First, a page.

Berryville trapshooters have goals aimed high

Friday, July 7, 2017

Five members of the Berryville Trap Shooting Team have taken home the 2017 Arkansas Youth Shooting Sports Program (AYSSP) Junior State Championship.

The team was one of the 64 qualifying teams from four regional tournaments held recently in Jacksonville. Five of the 64 regional qualifying teams were from Berryville. The winning team consisted of Ross Nance, Clay McCall, Jarrett Stringer, Chet Hudgens and Harley Tittsworth. This is the second consecutive Junior State championship claimed by Berryville.

“There are four regions and out of all the regions, there are probably 500 teams,” assistant coach Shawn Robertson said. “It’s quite an accomplishment to win against 500 other teams.”

At the AYSSP, shooters maintain 16 yards from their target throughout the entire event.

Shawn Robertson said there is more to trapshooting than one may think.

“It starts in sixth grade all the way to senior high,” he said. “The first thing is teaching them how to handle a gun. The shooters must learn the game itself, which takes a while. After they learn the game, they can start fine-tuning their shooting skills. One thing at a time, just start small."

In addition to the accomplishments of the junior team, three members of the Berryville Trap Shooting Senior teams were selected for Amateur Trapshooting Association (ATA) teams. Caleb Broeker, Dustin Robertson and Jaden Youngblood were selected for the Arkansas State team. While ATA shooting events are open to all athletes, selections to the ATA All-American teams are based on points earned during the year.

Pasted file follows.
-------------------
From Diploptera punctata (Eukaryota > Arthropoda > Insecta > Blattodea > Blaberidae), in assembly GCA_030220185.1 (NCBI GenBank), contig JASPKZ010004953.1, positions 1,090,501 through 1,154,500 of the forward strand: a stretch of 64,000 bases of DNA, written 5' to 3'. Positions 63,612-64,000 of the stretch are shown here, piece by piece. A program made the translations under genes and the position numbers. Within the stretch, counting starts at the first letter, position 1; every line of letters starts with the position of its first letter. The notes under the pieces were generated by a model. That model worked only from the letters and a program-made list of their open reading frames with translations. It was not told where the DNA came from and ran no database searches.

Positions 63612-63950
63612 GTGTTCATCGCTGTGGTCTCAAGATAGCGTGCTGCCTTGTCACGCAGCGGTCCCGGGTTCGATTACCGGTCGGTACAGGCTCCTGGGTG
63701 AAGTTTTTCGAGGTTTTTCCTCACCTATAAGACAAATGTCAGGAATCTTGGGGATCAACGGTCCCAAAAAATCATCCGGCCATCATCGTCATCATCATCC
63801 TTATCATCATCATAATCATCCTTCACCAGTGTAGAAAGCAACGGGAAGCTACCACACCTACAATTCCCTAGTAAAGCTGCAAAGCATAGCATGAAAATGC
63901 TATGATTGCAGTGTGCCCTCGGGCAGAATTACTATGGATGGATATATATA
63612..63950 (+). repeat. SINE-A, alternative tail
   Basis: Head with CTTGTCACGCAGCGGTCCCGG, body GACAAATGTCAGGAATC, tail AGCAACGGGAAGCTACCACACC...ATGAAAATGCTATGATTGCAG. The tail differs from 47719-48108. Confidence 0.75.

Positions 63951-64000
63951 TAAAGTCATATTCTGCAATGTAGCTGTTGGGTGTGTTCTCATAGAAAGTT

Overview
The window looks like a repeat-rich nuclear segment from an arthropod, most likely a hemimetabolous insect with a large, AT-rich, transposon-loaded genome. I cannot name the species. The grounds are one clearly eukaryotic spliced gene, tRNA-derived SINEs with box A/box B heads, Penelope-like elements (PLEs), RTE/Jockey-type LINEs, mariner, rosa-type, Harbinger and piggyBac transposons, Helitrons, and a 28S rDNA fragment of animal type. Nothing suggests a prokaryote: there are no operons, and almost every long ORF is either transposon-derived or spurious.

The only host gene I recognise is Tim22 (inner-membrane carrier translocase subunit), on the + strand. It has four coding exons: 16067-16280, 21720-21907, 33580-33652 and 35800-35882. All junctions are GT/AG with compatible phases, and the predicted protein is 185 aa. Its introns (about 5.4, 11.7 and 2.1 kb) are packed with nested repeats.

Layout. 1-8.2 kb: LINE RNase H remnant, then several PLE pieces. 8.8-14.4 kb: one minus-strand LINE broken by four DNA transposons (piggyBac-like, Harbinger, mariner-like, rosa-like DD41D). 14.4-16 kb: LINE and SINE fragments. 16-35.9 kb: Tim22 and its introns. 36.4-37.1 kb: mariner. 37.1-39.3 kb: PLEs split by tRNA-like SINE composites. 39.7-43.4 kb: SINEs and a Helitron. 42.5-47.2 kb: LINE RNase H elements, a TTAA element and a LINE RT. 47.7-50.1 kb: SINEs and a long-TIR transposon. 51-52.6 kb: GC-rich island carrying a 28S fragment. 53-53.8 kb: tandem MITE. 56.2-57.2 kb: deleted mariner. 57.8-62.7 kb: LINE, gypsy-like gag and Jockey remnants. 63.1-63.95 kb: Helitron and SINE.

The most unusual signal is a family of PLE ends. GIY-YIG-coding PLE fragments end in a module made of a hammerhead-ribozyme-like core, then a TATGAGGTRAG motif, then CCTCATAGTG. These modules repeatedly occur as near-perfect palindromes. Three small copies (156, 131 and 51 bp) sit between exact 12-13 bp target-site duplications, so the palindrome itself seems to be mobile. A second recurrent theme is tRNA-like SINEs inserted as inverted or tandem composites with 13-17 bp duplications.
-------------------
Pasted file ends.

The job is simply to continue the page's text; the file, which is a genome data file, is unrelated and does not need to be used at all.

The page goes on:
“The ATA events aren’t team-based like AYSSP,” Dustin Robertson said. “You are competing by yourself against everyone else.”

Dustin Robertson is entering his sophomore season at the University of the Ozarks in Clarksville. Robertson is a member of the university’s shooting team, which he led it to its first national championship in school history. He continues to shoot in the ATA events, as is allowed by the association as opposed to the AYSSP, which terminates eligibility for enrollment upon graduating from high school.

“As the year went on, it got fun,” Dustin Robertson said. “Being part of the (All American) team was really fun. That opens up to other forms of shooting such as sporting clays, bunker traps and ice skeet. That is what they shoot in the Olympics. The targets are going about 70 miles an hour. It was a lot harder, but it was a lot of fun.”

During ATA events, competitors begin shooting 16 yards away from the target and step back no farther than 27 yards.

“The better scores you shoot, the further back you will move,” Youngblood said. “If you shoot 96 out of 100, you get pushed back. It changes a lot. Just 10 or 15 yards can make a world of difference."

Youngblood knows it's important to stay focused while shooting.

"I have had a lot of people tell me that it's 90 percent mental and 10 percent physical," Youngblood said. "After shooting as much as I have, I can say it's pretty much true. When you let your mind wander, you fail."

Broeker, who will be a junior at Berryville High School next year, prefers ATA competitions over AYSSP.